Staff Celebrations

Stay Connected

Congratulations to the following staff members, who were elected by their peers as Employees of the Month.

Subscribe to our e-news and stay up-to-date on all the Co-op news and specials taking place in between the publication of our bi-monthly newsletter.


You can subscribe by clicking the link on the homepage of our website or by emailing a request to join to

MaCall Scott (Front End)


Frank Salati The Co-operator -3

(Front End)

Show how much you “LIKE” us and follow EEFC online!

COMPOST: A Gardener’s Indispensable Friend By Nancy Martin, PA Resources Council Gardeners know that soil is the basic building block for a healthy, productive garden that yields nutritious food without worries of chemical contamination from pesticides, synthetic fertilizers, and GMOs. Good garden soil is teeming with life - a living, breathing community of micro and macro organisms that are essential to healthy soil and vegetation. According to Oregon State University researchers Rick Stehouwer and Toni Bilik, “one teaspoon of good garden soil to which compost has been added contains 100 million bacteria and 800 feet of fungal threads!” Soil is comprised of roughly 25% air, 20% water, 45% minerals and 4-8% organic matter. That 4-8% of organic matter is what supports life on this planet by providing the nutrients that make plants grow. The organic matter found in compost introduces vital nutrients to the garden, including macronutrients like nitrogen, phosphorous and potassium, as well as micronutrients like manganese, copper, iron and zinc. Composting is the natural process of decomposition actively managed in order to speed up the process. Decomposition returns nutrients to the soil, improves soil texture and supports new plant growth. We can speed up this natural process by composting food and yard waste in a managed backyard composting bin. The organic material is broken down by microorganisms and the finished compost (or humus,) acts as a valuable soil amendment.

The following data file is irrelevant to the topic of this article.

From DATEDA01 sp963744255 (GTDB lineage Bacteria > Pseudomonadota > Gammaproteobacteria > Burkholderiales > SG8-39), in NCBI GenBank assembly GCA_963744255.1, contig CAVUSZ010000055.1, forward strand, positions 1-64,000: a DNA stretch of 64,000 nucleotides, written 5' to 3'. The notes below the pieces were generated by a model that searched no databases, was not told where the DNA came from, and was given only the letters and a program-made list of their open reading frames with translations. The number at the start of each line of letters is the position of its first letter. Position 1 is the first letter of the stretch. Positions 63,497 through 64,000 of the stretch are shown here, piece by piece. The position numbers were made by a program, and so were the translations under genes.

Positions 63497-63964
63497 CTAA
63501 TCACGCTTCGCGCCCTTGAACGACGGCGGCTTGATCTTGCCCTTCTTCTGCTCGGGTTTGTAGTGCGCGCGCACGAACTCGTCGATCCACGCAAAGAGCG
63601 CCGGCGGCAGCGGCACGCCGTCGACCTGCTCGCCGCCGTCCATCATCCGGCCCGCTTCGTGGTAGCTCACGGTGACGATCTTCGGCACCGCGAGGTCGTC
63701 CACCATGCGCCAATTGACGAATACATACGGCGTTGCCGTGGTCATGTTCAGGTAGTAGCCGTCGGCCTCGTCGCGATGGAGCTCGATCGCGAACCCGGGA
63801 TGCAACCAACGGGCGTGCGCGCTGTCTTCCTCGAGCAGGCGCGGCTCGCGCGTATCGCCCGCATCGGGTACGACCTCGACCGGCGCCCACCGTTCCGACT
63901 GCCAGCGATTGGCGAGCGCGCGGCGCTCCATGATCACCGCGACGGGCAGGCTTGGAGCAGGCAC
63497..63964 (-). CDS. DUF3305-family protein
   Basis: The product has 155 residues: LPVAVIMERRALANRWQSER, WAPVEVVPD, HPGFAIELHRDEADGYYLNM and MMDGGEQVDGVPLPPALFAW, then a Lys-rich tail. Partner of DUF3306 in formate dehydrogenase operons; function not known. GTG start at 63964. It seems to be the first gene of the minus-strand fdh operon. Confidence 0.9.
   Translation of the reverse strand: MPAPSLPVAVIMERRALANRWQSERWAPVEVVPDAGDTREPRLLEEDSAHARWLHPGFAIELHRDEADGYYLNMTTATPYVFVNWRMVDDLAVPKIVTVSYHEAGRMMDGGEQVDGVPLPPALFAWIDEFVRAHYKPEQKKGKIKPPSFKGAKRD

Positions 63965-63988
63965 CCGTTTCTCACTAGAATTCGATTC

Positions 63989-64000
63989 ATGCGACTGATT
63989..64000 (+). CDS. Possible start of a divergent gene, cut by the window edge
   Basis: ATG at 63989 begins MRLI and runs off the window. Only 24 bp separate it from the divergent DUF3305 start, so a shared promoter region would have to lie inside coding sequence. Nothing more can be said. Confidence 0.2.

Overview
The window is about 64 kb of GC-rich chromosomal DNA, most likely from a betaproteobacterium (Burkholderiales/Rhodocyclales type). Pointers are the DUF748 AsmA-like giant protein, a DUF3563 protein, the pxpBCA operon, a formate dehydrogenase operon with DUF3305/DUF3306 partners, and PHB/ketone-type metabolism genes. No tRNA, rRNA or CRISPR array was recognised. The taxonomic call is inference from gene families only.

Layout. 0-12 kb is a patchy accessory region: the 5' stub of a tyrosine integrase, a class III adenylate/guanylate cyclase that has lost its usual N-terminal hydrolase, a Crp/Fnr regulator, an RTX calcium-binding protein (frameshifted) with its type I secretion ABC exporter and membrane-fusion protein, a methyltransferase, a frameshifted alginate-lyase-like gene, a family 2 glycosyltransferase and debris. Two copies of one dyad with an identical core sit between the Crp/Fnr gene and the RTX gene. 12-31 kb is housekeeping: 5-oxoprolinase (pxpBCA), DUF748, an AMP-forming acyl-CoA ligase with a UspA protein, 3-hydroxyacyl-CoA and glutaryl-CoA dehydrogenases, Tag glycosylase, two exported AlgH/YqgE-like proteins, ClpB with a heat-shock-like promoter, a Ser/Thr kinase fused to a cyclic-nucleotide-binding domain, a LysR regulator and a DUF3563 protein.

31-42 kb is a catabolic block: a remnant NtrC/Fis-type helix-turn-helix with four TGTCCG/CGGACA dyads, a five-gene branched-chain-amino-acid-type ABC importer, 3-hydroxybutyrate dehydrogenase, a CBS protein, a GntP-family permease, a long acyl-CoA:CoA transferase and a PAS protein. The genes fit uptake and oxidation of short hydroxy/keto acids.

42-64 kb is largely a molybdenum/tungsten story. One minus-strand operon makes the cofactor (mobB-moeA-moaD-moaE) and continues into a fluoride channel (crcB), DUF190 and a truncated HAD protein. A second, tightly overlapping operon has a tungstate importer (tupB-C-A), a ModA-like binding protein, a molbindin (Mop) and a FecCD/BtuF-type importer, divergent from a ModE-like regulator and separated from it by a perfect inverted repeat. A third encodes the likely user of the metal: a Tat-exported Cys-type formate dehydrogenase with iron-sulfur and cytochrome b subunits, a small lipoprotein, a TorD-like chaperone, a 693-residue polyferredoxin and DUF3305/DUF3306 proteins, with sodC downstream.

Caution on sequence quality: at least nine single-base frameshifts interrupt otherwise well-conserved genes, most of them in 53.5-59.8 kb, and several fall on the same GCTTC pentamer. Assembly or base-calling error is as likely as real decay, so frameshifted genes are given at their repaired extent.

Compost piles are habitats for both chemical and physical decomposers. These include bacteria, fungi, actinomycetes, mites, centipedes, springtails, nematodes, worms and many others. We provide them with shelter, warmth, food, air and water. They do the rest. The finished product is dark and crumbly, bearing no resemblance to the original components, and it yields a fresh, earthy smell. Finished compost adds nutrients to the soil, improves soil’s friability (crumbly structure), aids in water retention and drainage, helps to control weeds and reduces erosion. It can be worked into the soil at planting time or added as surface mulch at any time. In addition, compost use results in healthier plants that have fewer pest problems and are better able to ward off disease. Even if you don’t garden, you can do the earth a service by composting because it lowers the amount of material ending up in landfills. According to the US EPA organic materials such as paper, yard trimmings and food scraps make up the largest component of US municipal solid waste. “Waste” from food and yard trimmings alone (without the paper) accounts for an estimated 25% of the annual municipal waste stream. If we all were to compost we could reduce the amount of material we’re sending to our landfills by 25%. Recycling reduces it by an additional 50%. That’s significant, considering that a typical landfill is larger than 200 football fields, and its construction destroys habitat and unleashes the potential for environmental 4 - The Co-operator

consequences such as the release of methane (a greenhouse gas) and leachate (a toxic liquid). The uses and benefits of compost are many and varied. We can amend our garden soil to improve its structure and nutrient levels, use it as mulch or make a compost tea for our plants. It is also used to remediate contaminated soils, decrease our dependence on chemical fertilizers and pesticides, reduce the amount of water used in cultivation and lower the amount of material being sent to landfills. Over time, using compost as a soil conditioner will even improve the

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structure and texture of the clay soil found in southwestern PA by allowing it to resist compaction and retain nutrients, water, and air while improving drainage. From the first day of preparing the garden beds in the spring through garden cleanup in the fall, gardeners can lean on compost as an indispensable friend. The PA Resources Council ( is offering Backyard Composting workshops in the Greater Pgh area March 7th – June 21st. Visit to register. An 82-gallon composter is included with attendance.